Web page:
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That's Shallot – A chat with Orange Skies Theatre about WILD ONION

Rachel Elizabeth Coleman, one half of Orange Skies Theatre that is bringing WILD ONION to Stage Two, chatted to us about the creative process, being part of our artistic programme and all things onions!

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Rachel Elizabeth Coleman, one half of Orange Skies Theatre that is bringing WILD ONION to Stage Two, chatted to us about the creative process, being part of our artistic programme and all things onions!

Firstly, why onions?

Haha, great first question! The onions are many things – it first came from a preoccupation of Daisy’s, who wrote the show. She was finding lots of analogies between young people and wild onions. So at first, it was just referenced in the script, and then we realised, ‘Oh wait, we actually need the onions in the space to tell this story’.

So the onions became really central to depict how complex and layered (excuse the pun!) people are and as a device through which we tell the story. We use them in so many ways and so many different kinds. They’re unstated but filled with potential, and they make for a multi-sensory experience for all!

Where did the idea come from?

We had worked on a different version of the show before COVID. But in October last year, Daisy returned to the script and decided she wanted to tell a completely different story, one that reflected the celebration of support networks, friendships, and chosen family. All the things that have gotten us through the hardship of the last couple of years.

What is your creative process?

We began with the script, which acts less as a rulebook and more as a facilitator of what happens in the show. We look past the lines and into the intention of each moment, the journey of each character, and how these all slot together. Then, we get in the room and start devising tasks which reflect the intention. This is done really quickly, which has been crucial to this show where the physical storytelling is almost more important than what’s said.

The script starts to change shape a lot from here on out. Then, we choreograph and interrogate the narrative and character to deepen emotional intentions once we’ve got that down.

Describe the show in 3 words?

Joyful, riotous, huggable

What should people expect?

Expect a blend of big ‘wow!’ moments mixed in with more quietly moving reflections on friendship, care and support. Expect to be moved, expect to want a hug afterwards, and expect to laugh. Expect to be our besties when you leave. Expect the smell of onions and an onion splash zone!

What do you hope people will take away?

We want audiences to feel ‘heart-warmed’ and take time to reflect on the people in their lives who support them to become who they are. We want people to call their best friends afterwards and tell them they love them and are proud of them. We want people to walk away and know they are cherished, challenged, and supported, and that’s how we grow.

What are you doing with your leftover onions?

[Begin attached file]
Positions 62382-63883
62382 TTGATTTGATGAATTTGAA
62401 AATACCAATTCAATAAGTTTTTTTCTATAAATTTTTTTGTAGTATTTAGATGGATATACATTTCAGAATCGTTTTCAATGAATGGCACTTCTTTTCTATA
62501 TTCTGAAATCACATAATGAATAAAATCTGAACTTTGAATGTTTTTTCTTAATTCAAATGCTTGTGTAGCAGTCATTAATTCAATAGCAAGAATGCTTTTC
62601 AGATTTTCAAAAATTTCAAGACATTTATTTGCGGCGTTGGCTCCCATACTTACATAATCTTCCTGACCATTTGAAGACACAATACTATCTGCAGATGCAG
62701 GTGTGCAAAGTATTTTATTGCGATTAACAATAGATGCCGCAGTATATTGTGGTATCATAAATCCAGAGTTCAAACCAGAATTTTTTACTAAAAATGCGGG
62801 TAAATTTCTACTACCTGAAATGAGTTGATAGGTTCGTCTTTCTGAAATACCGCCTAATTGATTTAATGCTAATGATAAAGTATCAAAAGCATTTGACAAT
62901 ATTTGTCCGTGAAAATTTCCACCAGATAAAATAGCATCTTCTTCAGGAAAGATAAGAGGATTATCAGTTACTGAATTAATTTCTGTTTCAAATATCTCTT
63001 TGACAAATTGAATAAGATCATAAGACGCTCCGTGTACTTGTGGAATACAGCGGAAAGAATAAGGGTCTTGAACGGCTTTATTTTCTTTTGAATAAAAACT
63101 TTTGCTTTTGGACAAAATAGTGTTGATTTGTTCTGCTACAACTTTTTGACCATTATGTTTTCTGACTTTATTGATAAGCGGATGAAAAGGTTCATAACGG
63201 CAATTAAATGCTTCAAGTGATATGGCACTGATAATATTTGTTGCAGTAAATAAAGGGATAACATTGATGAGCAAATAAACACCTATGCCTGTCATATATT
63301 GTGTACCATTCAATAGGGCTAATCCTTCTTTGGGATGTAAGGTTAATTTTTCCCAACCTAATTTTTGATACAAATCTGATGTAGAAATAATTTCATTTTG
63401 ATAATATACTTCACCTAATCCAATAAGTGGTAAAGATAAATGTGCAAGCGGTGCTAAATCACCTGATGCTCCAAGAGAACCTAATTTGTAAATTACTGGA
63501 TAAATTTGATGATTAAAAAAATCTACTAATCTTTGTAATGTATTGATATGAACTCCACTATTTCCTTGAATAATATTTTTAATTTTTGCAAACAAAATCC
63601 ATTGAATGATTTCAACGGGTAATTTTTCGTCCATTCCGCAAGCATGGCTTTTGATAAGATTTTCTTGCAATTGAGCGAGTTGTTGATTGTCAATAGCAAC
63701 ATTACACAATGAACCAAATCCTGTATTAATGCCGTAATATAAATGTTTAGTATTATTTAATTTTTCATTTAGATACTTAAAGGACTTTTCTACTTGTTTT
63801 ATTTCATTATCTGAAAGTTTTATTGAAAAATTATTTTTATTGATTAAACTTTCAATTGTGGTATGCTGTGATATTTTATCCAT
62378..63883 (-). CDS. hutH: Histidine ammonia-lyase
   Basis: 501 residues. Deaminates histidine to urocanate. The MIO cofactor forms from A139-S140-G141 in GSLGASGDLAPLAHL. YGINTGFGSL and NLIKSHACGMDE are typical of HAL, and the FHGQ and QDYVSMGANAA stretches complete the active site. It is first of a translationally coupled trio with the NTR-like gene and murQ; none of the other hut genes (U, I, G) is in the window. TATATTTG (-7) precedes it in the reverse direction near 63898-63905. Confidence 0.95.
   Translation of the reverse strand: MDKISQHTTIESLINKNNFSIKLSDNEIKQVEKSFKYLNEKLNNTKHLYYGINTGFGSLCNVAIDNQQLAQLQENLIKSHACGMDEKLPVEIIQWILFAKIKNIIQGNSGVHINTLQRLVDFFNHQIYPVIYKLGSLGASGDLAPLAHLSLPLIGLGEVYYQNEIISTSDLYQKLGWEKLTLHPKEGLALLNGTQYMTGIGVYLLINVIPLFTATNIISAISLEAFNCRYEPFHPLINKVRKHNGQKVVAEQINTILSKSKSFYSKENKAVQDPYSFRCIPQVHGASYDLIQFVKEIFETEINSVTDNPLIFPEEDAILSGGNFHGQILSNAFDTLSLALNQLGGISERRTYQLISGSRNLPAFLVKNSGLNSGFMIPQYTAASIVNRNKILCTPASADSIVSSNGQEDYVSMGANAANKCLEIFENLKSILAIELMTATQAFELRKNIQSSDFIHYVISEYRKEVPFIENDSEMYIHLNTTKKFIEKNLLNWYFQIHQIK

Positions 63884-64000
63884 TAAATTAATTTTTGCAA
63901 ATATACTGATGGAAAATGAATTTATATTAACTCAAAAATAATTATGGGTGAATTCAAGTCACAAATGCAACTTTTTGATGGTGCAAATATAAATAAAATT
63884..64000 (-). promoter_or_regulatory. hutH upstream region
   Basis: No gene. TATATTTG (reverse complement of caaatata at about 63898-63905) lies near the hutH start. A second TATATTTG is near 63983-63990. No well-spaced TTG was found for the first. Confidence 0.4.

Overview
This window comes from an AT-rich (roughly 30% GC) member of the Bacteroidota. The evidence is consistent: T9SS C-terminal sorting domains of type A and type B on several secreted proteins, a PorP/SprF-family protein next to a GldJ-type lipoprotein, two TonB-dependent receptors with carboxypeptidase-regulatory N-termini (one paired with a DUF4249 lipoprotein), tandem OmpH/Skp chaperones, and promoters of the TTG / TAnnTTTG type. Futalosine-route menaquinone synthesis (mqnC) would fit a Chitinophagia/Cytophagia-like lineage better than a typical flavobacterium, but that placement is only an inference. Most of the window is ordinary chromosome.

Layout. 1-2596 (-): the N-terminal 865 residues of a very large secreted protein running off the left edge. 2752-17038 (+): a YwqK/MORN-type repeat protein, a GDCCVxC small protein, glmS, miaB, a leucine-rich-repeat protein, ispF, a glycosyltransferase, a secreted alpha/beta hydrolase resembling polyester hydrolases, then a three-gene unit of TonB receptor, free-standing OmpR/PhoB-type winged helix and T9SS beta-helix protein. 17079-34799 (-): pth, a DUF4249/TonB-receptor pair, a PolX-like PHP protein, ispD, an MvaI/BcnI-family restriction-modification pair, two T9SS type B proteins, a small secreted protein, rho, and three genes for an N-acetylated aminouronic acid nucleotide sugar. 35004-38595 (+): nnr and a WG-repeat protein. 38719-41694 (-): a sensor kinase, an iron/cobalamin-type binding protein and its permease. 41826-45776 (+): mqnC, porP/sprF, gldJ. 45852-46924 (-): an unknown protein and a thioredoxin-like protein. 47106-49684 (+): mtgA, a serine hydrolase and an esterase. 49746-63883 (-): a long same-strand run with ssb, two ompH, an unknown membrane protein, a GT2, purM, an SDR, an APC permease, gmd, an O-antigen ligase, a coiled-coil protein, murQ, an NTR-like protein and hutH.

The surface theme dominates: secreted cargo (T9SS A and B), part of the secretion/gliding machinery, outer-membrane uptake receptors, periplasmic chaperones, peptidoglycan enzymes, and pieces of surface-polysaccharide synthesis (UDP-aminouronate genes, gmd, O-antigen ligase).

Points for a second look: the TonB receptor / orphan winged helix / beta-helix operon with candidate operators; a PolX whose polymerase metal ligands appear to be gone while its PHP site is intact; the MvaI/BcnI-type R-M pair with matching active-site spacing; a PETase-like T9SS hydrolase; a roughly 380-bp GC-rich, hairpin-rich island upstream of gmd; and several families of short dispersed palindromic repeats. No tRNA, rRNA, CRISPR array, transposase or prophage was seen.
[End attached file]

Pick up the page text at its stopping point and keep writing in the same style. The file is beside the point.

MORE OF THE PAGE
This is a great question! We use over 100 onions in every show and the ones that make it out whole either get reused in our next show or get cooked up into delicious food by our company.

The ones that don’t make it out intact get composted. WILD ONION is the most sustainable show we’ve made to date, and we’re using it as an opportunity to develop a more environmentally minded way of making performance. We’ve hooked up with Norwich School and some other awesome growing projects in the city to help us with our composting needs and shine a light on organisations educating young people about growing food, nature connection and sustainability.

Tell us a bit more about your relationship with Norwich Theatre?

We’re one of several companies that are Support Artists of Norwich Theatre this year. This means we’re getting an array of different kinds of support from the organisation – everything from rehearsal space and performance opportunities, to marketing support, to general mentorship. It’s been an amazing experience so far, and we’re so proud to be connected to such a vibrant venue in the city.

What is your view on the local creative scene?

It’s unlike anywhere else! Norwich has such a rich local arts ecology, one that is supportive, encouraging and self-sufficient. We are really proud to be a Norwich-born company and to have roots in so many awesome organisations across the city.

Why do you think it’s important for local talent to stay in the area?

Making work regionally is really important to us – as a company made up of regional artists, it’s very much the backbone of what we do. It’s important that the art you want to see is made in the places you want to see it – art is a way of feeding back directly into your local community. It can be a platform to open new, difficult, but often necessary and refreshing conversations.

Do you have any local inspirations?

We’d love to develop more connection outreach connections with different community groups and organisations. We’re a queer-led performance ensemble, and WILD ONION harkens to our own experiences of a chosen family – it would be awesome to connect with queer people locally and encourage them with our work and practice.

What’s next for you?

We’re taking WILD ONION on tour! After kicking off in Norwich, we head to Brighton Fringe, FUSE Festival in Kingston, Derby, and then the Edinburgh Fringe, with even more dates to come in the Autumn. Watch this space!

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WILD ONION